French entrées are served at the start of the meal. If you have ever dined in a French restaurant, you are familiar with the French love for courses. In a more formal meal, you will sometimes find as many as eight courses, perhaps more. You need to be in good physical condition just to last through one of these elaborate meals. I have sometimes felt like collapsing on the table from the sheer exhaustion of all that eating.
Perhaps you came to this page looking for French main course recipes. In France, l'entrée is just that, the beginning of the meal. However, in years of yore, the entree was a part of the meal that was announced with considerable fanfare. The dish literally made its entrance (son entrée) perhaps with horns blowing and banners waving. In English speaking countries, the entree sticks more to the original intention of the word.
French Entrees - Part of a Balanced Meal
Typical meals at home are, of course, much simpler affairs. However, even in these informal circumstances, a French entree is often served as a prelude to the main course. Our kids eat at the school cafeteria, and it is surprising to see how structured the meal can be: entree, main course, cheese, dessert. No wonder they have 90 minutes for lunch - they need it just to eat!
I love serving a first course, even if it is often just a tossed salad at our house. It gives me the chance to balance the meal -which for us usually means: more vegetables!
Consider these points:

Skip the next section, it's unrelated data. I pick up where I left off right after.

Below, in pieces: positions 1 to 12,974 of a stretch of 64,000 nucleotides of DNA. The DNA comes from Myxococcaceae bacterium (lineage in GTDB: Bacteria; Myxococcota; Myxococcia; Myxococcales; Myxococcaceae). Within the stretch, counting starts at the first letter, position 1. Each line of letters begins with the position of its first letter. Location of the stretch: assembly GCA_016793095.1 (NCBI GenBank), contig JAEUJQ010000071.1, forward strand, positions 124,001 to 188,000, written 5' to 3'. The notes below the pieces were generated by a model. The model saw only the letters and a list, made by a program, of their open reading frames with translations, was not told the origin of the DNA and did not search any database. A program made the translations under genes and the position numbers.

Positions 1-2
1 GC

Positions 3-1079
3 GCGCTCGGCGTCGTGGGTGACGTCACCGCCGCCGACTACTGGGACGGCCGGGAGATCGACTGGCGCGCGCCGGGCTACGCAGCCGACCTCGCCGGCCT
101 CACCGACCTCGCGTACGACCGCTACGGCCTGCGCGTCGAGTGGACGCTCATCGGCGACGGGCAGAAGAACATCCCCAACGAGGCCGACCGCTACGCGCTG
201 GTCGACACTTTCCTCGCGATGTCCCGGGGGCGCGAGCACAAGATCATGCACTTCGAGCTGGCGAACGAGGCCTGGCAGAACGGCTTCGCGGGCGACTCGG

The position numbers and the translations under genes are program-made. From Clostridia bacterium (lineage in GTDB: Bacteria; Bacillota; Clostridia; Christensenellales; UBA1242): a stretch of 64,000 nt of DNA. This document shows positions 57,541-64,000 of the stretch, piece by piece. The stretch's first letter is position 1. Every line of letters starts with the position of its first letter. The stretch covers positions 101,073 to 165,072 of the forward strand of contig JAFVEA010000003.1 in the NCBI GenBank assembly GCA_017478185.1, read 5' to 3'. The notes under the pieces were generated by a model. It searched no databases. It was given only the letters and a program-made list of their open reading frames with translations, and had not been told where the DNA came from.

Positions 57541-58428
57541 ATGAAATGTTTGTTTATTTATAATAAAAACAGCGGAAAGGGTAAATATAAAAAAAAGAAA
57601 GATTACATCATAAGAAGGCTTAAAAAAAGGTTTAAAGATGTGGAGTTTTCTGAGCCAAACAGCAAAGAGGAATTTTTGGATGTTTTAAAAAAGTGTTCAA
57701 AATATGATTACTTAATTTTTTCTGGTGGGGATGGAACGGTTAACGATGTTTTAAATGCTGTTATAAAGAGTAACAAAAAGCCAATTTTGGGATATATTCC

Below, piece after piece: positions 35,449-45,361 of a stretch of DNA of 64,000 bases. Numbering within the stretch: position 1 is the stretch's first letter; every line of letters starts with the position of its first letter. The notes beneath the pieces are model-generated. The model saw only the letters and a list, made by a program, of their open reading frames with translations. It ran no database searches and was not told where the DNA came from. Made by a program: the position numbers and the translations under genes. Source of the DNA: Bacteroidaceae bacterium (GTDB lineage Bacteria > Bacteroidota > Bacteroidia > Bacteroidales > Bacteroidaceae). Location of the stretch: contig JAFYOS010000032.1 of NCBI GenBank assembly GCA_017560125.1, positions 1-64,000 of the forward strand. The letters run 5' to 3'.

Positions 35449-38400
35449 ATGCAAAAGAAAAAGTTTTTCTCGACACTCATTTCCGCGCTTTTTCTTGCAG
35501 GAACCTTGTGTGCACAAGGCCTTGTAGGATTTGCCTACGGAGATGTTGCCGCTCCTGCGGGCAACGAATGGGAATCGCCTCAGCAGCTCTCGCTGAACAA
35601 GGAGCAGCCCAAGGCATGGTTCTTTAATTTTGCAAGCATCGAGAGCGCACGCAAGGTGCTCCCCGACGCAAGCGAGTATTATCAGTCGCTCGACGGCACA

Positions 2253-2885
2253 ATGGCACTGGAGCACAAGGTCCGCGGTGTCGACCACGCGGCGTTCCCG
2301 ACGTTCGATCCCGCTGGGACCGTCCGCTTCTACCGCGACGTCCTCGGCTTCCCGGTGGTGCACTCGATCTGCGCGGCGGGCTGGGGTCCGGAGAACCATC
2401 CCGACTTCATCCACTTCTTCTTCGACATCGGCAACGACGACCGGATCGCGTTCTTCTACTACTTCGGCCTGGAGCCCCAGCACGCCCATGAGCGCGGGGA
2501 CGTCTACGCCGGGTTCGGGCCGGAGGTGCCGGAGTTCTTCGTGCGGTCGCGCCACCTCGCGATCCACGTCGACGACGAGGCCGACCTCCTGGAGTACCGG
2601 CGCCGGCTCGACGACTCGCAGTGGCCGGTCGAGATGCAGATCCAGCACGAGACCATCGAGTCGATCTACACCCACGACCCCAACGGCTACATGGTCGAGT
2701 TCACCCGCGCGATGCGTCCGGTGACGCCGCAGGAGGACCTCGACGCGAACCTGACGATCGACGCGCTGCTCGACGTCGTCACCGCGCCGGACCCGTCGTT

- A French entree does not necessarily have to be light - it can also be something a bit heartier if, for example, you are serving poached fish as the main course.
- Consider the effort involved to prepare each course. If all you have to do for the main course is bake a chicken and some potatoes, you can take a bit more time to prepare an entree, and vice versa.
- Entrees are a chance for people to relax a bit, slow down, so that the main course isn't eaten in a big hungry hurry.
Some dishes, including many French soups, while usually served as a French entree, can also serve as main courses. It really is for you to decide and have fun with.
You can serve the first course on a separate, smaller plate. This puts the emphasis on each course as a distinct thing to be appreciated on its own. The time it takes to collect up these plates and serve the main course gives a small space in the middle of the meal - good for conversation and digestion. The few extra dishes this creates is well worth it.
Easy Entree Recipes
In France, a quiche makes a great starter course, and what better representative than this classic French tart made from bacon, cream and eggs (and oftentimes cheese!)
Baked Brie Recipes
Such a simple and yet so tasty entree or appetizer. Creamy Brie cheese is baked between layers of puff pastry. Add in some fig jam and toasted almonds and the result it divine.
Cheese Souffle Recipe
Souffles make spectacular entrees, but you have to have good timing. You could also serve this as a light meal with a large green salad.
Onion Pie Recipe
Be sure to allow plenty of time to cook the onions for this yummy warm entree. You can also serve this an appetizer.
Flamiche - a leek recipe
Flamiche is a delicious leek tart that comes from the Picardy region of France. Learn how to make it easily and about other famous foods from Picardy.
Grilled Cheese Sandwich Recipe
Yikes! I couldn't think where else to classify the Croque Monsieur so he ended up here. A French classic.
Leek Tart Recipe
This very simple tart is filled with leeks, tapenade and goat cheese. Yummy!
A yummy onion anchovy pizza from the south of France that can be served as an appetizer, entrée or main course.
Poached Eggs Recipe
Poached eggs can make a very satisfying entree, especially when topped with a fancy French sauce.
Roasted Figs and Ham
A fabulous way to take advantage of fresh figs when they come your way.
Here is a quick way to fix this yummy Alsatian tart, rich with cream and bacon. Great for lunches.
A cold, layered dish made with zucchini, spinach and eggs. Very pretty.